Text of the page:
Possible to plug-in air planes within a decade, according to EasyJet. Photo: Marco Werch - Flickr.com/CC BY
Electrification of road, air and sea transport
Industry is fast developing visions for an electrified transport system.
German Chancellor Angela Merkel last summer signalled support for an eventual ban on combustion engines, as planned by other European countries, such as France and the UK. In a televised interview with a public broadcaster Merkel said that the German car industry had to “see the writing on the wall” regarding the future of mobility. “Otherwise, foreign companies will come one day and show how it’s done, how e-cars are made. I would like to avoid that,” she said. A researcher connected to German carmaker Mercedes has evaluated worldwide sales figures for electric cars and their possible future growth. Figures have been recorded since 2011. At that time the Nissan Leaf was the first mass market electric car. Since then, the number of battery-powered electric cars sold has doubled every 15 months. This natural growth is described by an exponential function. If you select a logarithmic scale, the function appears as a straight line whose values can be read for the coming years. At this rate of growth, production would reach 100 million electric cars annually in 2026, which is expected to be the total global production.
But at present it is mostly combustion-engined cars running on fossil fuels that are sold in the EU. Sales of gasoline-powered cars have overtaken diesel in the first half of this year for the first time since 2009, industry association ACEA said. The shift saw gasoline car sales rise by nearly 10 per cent from the first half of 2016, compared with an approximate 4 per cent drop in diesel car sales. Diesel’s market share fell to 46.3 per cent of new-car registrations from 50.2 per cent in the first half of last year. In absolute numbers, 152,323 fewer diesel cars were sold, ACEA said.
The drop was offset by an increase in gasoline car sales which accounted for 48.5 per cent of sales, up from 45.8 per cent. This translates into 328,615 extra gasoline cars sold year-on-year. Sales of “alternative” vehicles – hybrid, electric, LPG (liquefied petroleum gas) and natural gas-powered cars – also rose by more than 35 per cent to account for 5.2 per cent of total car sales. ACEA also called on governments to do more to promote “alternative” cars. Sales of hybrid electric vehicles rose 58 per cent in the first half, and electric car sales rose by 37 per cent, but these groups still account for just 2.6 per cent and 1.3 per cent, respectively, of total car sales. “More needs to be done to encourage consumers to buy alternatively-powered vehicles, for instance by putting in place the right incentives and deploying recharging infrastructure across the EU,” ACEA said.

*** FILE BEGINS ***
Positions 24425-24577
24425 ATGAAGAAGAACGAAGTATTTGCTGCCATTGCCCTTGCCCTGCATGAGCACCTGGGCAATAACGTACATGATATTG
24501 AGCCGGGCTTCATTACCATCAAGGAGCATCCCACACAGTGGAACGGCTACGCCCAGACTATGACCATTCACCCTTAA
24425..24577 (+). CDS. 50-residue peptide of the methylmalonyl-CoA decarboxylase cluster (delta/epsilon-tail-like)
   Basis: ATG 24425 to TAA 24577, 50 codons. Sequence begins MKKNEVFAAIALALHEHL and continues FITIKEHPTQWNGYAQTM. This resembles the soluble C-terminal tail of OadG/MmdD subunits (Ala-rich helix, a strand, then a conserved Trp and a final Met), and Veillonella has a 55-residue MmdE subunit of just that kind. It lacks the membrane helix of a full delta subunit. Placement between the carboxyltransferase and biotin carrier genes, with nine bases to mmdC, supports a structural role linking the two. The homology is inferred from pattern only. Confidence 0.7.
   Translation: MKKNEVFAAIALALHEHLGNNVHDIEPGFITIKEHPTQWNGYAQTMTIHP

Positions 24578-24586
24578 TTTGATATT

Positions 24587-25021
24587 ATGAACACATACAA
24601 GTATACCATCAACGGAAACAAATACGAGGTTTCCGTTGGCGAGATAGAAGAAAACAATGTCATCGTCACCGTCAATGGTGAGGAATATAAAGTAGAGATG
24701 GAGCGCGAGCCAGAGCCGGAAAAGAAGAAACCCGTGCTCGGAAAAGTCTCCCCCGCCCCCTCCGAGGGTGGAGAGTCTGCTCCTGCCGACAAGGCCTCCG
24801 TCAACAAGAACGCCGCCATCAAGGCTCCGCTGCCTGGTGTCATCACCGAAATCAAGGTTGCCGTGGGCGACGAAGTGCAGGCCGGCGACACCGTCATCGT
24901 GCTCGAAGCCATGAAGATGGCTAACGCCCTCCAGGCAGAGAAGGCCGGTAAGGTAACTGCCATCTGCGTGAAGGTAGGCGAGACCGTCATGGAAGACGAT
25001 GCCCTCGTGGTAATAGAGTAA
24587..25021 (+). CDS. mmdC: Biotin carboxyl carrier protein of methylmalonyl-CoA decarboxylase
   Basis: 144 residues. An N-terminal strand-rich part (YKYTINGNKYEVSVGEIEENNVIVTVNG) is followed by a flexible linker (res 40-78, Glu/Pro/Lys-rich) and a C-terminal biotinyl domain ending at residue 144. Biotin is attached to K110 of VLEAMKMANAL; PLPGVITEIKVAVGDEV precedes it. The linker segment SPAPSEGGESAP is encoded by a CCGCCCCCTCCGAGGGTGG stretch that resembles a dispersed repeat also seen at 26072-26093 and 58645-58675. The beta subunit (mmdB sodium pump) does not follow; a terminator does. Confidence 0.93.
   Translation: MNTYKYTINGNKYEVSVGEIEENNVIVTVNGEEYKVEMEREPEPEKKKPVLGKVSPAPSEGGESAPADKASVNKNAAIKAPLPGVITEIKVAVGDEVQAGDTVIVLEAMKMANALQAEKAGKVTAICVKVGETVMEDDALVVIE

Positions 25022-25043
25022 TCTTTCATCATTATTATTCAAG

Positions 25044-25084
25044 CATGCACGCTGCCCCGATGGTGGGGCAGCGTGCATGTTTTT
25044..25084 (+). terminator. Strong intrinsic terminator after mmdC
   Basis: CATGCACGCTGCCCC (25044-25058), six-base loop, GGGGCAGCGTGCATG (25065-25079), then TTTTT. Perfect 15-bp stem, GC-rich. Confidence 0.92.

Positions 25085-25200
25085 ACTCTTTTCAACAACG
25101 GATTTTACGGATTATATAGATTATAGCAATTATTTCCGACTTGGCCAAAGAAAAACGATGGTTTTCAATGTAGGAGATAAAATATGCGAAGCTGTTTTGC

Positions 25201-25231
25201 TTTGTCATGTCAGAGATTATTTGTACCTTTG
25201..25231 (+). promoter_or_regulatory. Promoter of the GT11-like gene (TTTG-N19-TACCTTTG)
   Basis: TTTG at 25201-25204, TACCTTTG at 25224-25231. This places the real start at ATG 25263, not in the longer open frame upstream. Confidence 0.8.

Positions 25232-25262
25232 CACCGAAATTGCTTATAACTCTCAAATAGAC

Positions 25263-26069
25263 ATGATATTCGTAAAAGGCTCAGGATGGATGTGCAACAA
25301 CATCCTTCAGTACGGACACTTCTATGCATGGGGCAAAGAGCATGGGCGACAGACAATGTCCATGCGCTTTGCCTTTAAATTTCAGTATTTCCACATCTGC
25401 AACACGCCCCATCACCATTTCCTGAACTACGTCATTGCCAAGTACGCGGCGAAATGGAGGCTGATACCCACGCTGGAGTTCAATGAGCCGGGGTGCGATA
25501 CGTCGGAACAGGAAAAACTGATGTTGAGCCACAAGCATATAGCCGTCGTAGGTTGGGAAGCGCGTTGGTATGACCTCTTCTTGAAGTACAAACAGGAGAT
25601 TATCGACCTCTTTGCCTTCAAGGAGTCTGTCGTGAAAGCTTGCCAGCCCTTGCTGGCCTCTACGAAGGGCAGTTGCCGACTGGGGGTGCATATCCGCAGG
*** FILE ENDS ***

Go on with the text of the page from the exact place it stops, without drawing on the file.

Concerning electrification of air traffic, EasyJet announced last September that it could be flying electric planes powered by batteries rather than petroleum to destinations inside Europe including Paris and Amsterdam within a decade. The UK-based airline has linked up with US firm Wright Electric to build battery-powered aircraft for flights under two hours. EasyJet said the move would enable battery-powered aircraft to travel short-haul routes. Wright Electric is aiming for an aircraft range of 335 miles, which would cover the journeys of about a fifth of passengers flown by EasyJet. EasyJet said the aerospace industry would follow the lead of the automotive industry in developing electric engines that would cut emissions and noise.
In the marine transport sector, one of the world’s leading technology companies, ABB, is now proposing an electric, digital, connected approach to shipping. With this new approach, ABB focuses on harnessing the full potential of its power, control and automation solutions through a programme of digital integration that will bring about a step change in vessel and fleet management, ABB said. “We believe the next generation of ships will be electric, digital and connected as the industry moves towards the use of new energy sources and automated ship operations.”
The automotive industry’s wider adoption of hybrid electric systems and autonomous control sets the stage for the anticipated developments in the maritime industry. Based on greater efficiency and sustainability, electric propulsion will become a maritime imperative rather than an alternative. Electric power plants on board vessels optimise fuel consumption, maximise operational flexibility and allow for new energy sources, such as batteries and fuel cells. There is already evidence of this in place. ABB just announced the delivery of the first fuel cell system for Royal Caribbean.
Compiled by Reinhold Pape
Automotive News Europe Home 29 Sep 2017, http://europe.autonews.com/article/20170929/ANE/170929758
Spiegel Online 17 Sep 2017, http://www.spiegel.de/auto/aktuell/elektromobilitaet-der-durchbruch-komm...
ABB, 15 Nov 2017, http://www.abb.com/cawp/seitp202/fca3b9aaf58f70f1c12581d90017b5b3.aspx
The Guardian 27 Sep 2017, https://www.theguardian.com/business/2017/sep/27/easyjet-electric-planes...
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